Responsive Design User Experience (UX) topic overview/definition
Responsive Design: Concept Definition
Responsive design refers to graphical user interface (GUI) design that adjusts smoothly to different screen sizes. Designers apply it in GUIs such as webpages that must function on devices of various sizes. Responsive designs respond to changes in screen size by adjusting the placement of design elements to fit the available space optimally—a liquid quality offering versatility.
Responsive design is similar to adaptive design, which also adapts to different screen sizes. The difference is that content moves dynamically in responsive design whereas it is fixed in layout sizes in adaptive design. A responsive design thus has only one single layout, which resizes and moves dynamically according to the screen size. An adaptive design, on the other hand, uses multiple fixed layouts that do not resize, and the website will choose the most optimal layout for the screen size.
Because smartphone access to the internet is greater than PC access, responsive design is normally done using the principle “mobile first” – i.e., designers define the experience on mobile platforms such as smartphones and tablets and then scale it up to larger screens. The advantage of responsive design is that it enables the creation of GUIs for multiple screen sizes without the need to design each GUI separately. A disadvantage is that the designer does not have complete control over how the GUI appears on the various screen sizes. This is particularly problematic for complex designs which might not translate seamlessly across screen sizes. Another drawback of responsive design is that it requires a more complicated front-end code in order to be able to scale the content according to the screen size dynamically and correctly. Thus, the plastic nature of responsive design demands thorough consideration early on—particularly as webpage consistency is vital to brand recognition and the preservation of users’ trust.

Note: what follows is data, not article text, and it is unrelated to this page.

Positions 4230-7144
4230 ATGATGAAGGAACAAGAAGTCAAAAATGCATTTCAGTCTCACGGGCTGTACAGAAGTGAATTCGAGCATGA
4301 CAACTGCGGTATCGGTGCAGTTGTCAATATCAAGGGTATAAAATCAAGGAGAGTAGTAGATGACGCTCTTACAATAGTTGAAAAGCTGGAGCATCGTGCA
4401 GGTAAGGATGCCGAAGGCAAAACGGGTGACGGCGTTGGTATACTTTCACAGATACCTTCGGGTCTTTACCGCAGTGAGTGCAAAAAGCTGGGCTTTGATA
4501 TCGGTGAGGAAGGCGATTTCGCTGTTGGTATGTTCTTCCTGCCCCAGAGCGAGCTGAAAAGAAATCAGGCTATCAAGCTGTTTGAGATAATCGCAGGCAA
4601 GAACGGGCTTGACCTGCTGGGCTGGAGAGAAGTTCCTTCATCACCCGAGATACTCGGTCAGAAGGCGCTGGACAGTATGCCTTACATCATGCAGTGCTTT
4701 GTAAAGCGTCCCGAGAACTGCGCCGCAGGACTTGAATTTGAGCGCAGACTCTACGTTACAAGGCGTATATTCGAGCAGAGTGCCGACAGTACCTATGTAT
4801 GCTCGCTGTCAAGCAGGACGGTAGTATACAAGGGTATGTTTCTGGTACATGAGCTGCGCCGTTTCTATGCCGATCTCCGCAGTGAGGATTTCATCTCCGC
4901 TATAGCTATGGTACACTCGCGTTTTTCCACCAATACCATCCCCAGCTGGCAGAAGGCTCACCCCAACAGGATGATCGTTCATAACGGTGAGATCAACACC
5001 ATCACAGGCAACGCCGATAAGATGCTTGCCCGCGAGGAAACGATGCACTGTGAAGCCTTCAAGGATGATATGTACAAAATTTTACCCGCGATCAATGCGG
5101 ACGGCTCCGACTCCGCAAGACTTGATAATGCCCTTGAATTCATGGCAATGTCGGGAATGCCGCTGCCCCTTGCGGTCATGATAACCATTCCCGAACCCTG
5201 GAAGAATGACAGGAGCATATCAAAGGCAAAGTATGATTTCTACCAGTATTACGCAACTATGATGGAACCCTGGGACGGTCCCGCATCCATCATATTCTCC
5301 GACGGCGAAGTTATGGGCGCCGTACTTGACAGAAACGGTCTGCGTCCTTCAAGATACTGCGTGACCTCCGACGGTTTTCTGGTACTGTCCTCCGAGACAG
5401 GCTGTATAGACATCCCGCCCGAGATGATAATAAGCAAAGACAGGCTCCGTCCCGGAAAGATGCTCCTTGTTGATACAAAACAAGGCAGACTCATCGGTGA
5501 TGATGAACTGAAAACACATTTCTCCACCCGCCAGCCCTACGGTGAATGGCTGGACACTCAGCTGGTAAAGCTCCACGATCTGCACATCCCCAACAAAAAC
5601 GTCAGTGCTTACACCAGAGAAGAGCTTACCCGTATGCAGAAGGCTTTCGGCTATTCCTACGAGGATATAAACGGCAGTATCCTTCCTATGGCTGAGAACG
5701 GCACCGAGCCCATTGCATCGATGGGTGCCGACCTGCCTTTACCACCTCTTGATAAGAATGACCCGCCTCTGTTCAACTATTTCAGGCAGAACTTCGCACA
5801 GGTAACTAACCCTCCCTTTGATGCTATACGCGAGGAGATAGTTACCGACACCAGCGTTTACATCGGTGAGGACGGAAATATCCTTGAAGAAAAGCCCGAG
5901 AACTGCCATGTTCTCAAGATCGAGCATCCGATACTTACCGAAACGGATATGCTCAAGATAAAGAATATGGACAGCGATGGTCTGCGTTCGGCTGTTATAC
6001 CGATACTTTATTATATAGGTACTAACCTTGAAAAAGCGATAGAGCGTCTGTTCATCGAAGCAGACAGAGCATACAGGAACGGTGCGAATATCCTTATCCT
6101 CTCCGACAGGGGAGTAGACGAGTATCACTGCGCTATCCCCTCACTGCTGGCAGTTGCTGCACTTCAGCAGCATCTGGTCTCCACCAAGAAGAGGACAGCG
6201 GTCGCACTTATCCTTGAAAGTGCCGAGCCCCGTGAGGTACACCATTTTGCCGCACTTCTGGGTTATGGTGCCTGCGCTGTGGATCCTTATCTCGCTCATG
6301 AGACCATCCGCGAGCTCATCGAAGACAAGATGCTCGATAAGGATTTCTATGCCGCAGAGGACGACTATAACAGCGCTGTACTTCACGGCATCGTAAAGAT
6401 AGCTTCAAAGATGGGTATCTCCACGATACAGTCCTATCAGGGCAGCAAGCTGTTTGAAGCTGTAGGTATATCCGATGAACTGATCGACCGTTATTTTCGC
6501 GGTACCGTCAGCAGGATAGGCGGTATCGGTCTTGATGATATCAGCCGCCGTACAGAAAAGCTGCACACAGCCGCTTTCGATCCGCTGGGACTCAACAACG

For your convenience, we’ve collected all UX literature that deals with Responsive Design. Here’s the full list:
Native vs Hybrid vs Responsive: What app flavour is best for you?
At some stage, during the design of your mobile app, you’re going to have to make a decision about how you will develop the app. Your choices include native apps, hybrid apps and responsive web sites and the decision you make will affect the final product. Learning to make the right decision requires understanding the way each type of developmen...
Responsive Design – Let the Device Do the Work
There may be some argument over whether responsive or adaptive designs are better, but in many cases responsive design is going to be chosen for budgetary purposes (at least today). That means designers need to become familiar with the concepts and some basic guidelines for their responsive designs. Before delving into this article, you might w...
A User-Centred Approach to Mobile Design and a 5 Stage Process for You to Use
The mobile web is here to stay. However, it’s important to remember that having a mobile website isn’t the key to success – it’s providing the right approach to the mobile user experience that brings success. Taking a user-centred approach to mobile (and other) design can help you keep in mind the outcomes that you intend rather than wasting tim...
Adaptive vs. Responsive Design
The differences between responsive and adaptive design approaches spotlight important options for us as web and app designers. Choosing with insight can empower you to plan and execute your designs with better aim, purpose and results.With the pervasiveness and diversity of mobile devices, as designers we need to cater to the variety of screen s...